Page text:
In case you’re wondering, the entire novel is in Sophie’s perspective. I found Sophie’s narrative to be super entertaining! The writing style was also very descriptive. Typically, I dislike descriptive stories. However, I loved reading the author’s descriptions of the hotel! The author writes in such a way that allows the readers to feel like they themselves are in the hotel and are experiencing the same events as Sophie, and to me that’s something truly special!
The overall enjoyment level was slightly affected by the weird pace fluctuation. I felt that the climax came out of nowhere, but maybe that’s because I wasn’t anticipating a huge plot twist. Unexpectedly though, I found myself breezing through the last 150 pages! It was simply too gripping to put down!
‘A Castle In The Clouds’ was a cozy read, perfect for fans of mysteries and contemporary! I highly recommend you give this novel a go!
Age Rating: 13 and up
TW: Violence, talk of kidnapping and murder, kidnapping, some suspense
Final Rating: 9.5/10 or 4.75 stars
What is your favorite mystery novel? Let me know in the comments below! Have a fabulous day!
Hiya! Today I will be reviewing the contemporary fantasy YA novel; A Song Below Water By Bethany C Morrow. Enjoy!
(Synopsis from goodreads)
Tavia is already at odds with the world, forced to keep her siren identity under wraps in a society that wants to keep her kind under lock and key. Never mind she’s also stuck in Portland, Oregon, a city with only a handful of black folk and even fewer of those with magical powers. At least she has her bestie Effie by her side as they tackle high school drama, family secrets, and unrequited crushes.
But everything changes in the aftermath of a siren murder trial that rocks the nation; the girls’ favorite Internet fashion icon reveals she’s also a siren, and the news rips through their community. Tensions escalate when Effie starts being haunted by demons from her past, and Tavia accidentally lets out her magical voice during a police stop. No secret seems safe anymore—soon Portland won’t be either.
Let’s talk about the plot! The original premise sounded so incredibly bone rattling and revolutionary! The execution however, let me down. The whole story was very confusing, and many of the magical creatures weren’t explained beforehand. As someone who doesn’t know much about magical realism and fantasy, I was extremely confused. I also longed for more social commentary. I felt like there was barely any, which is such a shame as it could have made this book 10 times more enjoyable.
Fortunately though, I liked the main characters. Effy and Tavia had the best relationship! It was just the sweetest. I absolutely loved the talk about black hair! I actually learnt quite a bit about black hair through A Song Below Water. Wallace was another great character. He was kind, charismatic, and charming. At times I felt as though Effy was cold towards Wallace for absolutely no reason whatsoever. For example, he’d try to help her, and she’d snap at him. The fluctuation from I-love-Wallace to I-hate-Wallace was a bit off, and didn’t transition smoothly.
“We should all speak like sirens. Use our voices to make a difference, because all of them matter.”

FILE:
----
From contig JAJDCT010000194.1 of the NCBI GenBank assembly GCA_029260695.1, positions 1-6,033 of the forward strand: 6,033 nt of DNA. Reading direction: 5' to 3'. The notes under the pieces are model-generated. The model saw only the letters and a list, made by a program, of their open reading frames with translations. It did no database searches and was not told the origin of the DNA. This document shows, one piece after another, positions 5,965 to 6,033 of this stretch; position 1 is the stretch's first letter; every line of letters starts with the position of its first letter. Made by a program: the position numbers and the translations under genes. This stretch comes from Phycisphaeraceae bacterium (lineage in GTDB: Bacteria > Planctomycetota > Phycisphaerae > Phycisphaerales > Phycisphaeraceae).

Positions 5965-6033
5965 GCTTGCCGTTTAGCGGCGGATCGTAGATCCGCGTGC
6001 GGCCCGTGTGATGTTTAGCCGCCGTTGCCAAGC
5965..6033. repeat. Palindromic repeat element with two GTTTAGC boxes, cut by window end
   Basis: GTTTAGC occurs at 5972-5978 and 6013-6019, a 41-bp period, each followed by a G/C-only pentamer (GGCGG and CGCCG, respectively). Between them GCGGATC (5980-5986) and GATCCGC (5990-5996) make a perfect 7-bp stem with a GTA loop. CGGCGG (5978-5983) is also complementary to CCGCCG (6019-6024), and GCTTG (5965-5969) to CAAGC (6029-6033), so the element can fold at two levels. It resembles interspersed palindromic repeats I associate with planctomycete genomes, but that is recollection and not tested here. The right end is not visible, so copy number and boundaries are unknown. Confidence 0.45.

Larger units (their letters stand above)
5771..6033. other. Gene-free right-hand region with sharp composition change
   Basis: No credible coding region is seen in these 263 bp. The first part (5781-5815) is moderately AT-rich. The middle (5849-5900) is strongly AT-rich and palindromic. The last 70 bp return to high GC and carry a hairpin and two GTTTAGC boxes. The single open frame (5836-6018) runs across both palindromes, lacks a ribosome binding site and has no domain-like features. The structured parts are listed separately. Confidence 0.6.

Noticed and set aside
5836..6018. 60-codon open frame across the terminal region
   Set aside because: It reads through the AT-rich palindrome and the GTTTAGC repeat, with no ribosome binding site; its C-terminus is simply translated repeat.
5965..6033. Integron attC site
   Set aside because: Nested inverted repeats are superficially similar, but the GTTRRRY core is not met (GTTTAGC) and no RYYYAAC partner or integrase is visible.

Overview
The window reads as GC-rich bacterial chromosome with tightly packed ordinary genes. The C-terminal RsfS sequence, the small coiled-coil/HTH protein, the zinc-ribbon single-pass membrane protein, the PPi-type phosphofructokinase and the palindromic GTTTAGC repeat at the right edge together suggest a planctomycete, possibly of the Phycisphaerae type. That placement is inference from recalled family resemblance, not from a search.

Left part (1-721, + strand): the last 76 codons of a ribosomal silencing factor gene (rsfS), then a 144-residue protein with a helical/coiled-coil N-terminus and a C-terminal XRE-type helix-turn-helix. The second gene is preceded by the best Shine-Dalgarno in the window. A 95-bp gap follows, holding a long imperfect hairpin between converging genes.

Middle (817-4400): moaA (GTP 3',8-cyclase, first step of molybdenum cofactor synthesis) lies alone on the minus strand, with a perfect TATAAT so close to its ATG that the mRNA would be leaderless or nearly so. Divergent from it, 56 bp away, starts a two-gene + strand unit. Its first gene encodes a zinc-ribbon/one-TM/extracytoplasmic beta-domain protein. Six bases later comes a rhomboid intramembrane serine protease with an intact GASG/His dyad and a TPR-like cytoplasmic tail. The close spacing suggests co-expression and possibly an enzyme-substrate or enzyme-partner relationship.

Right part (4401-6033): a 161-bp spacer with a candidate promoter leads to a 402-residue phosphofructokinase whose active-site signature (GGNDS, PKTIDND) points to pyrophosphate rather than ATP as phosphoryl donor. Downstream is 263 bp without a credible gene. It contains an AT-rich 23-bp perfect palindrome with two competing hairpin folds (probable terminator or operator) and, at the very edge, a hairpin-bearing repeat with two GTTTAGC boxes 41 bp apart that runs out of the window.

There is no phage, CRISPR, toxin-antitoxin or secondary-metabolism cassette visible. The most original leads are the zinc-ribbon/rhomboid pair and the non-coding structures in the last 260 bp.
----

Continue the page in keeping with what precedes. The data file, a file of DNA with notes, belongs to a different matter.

Tavia’s parents were dislikeable, and their actions where discriminatory towards sirens. (Tavia is a siren by the way.) Fortunately, I was very intrigued to see the father-daughter dynamic play out, so that was cool! Moreover, the other side characters such as Naema and Priam were flat out mean. I won’t talk much about the actual actions some characters made as I don’t want to give spoilers. However, it seemed that a lot of their actions were done ‘just because,’ and didn’t have any meaning behind doing so.
The dialogue between Effy and Tavia was the best thing ever! I absolutely adored their late night talks! If you’re looking for a story about sisters, do check out A Song Below Water. I also loved how Tavia and Effy used sign language to communicate when Tavia was not able to speak. Sign language is something hard to find in YA novels, let alone fictional novels! As mentioned previously, I was hoping for more talk about the discrimination that sirens, let alone African Americans, face.
“What we need isn’t dissuading, or discouragement, or consoling. We don’t need to be told we’re all helpless. What we need is action.”
For the most part, the writing style felt choppy and hard to follow. I did however, like how I was able to distinguish between Effy and Tavia’s point of views. In many books, it’s hard to tell which character’s head the readers are in, but with A Song Below Water, I was able to distinguished perfectly between the two! They each had their own unique way of thinking, and I’m so glad the author delved into that vigorously! The best thing about the book though, was that there was barely any swearing or cursing! Isn’t that amazing? I don’t know about you, but it left me feeling very happy.
I’m sad to say that the overall enjoyment level of A Song Below Water wasn’t very high. I was way too confused to feel completely immersed in the story. It took me over 200 pages to get into the storyline. Fortunately, the plot was whimsical perfection, so that added to the overall enjoyment of the book!
A Song Below Water was an enlightening read that I recommend to whimsical fiction lovers!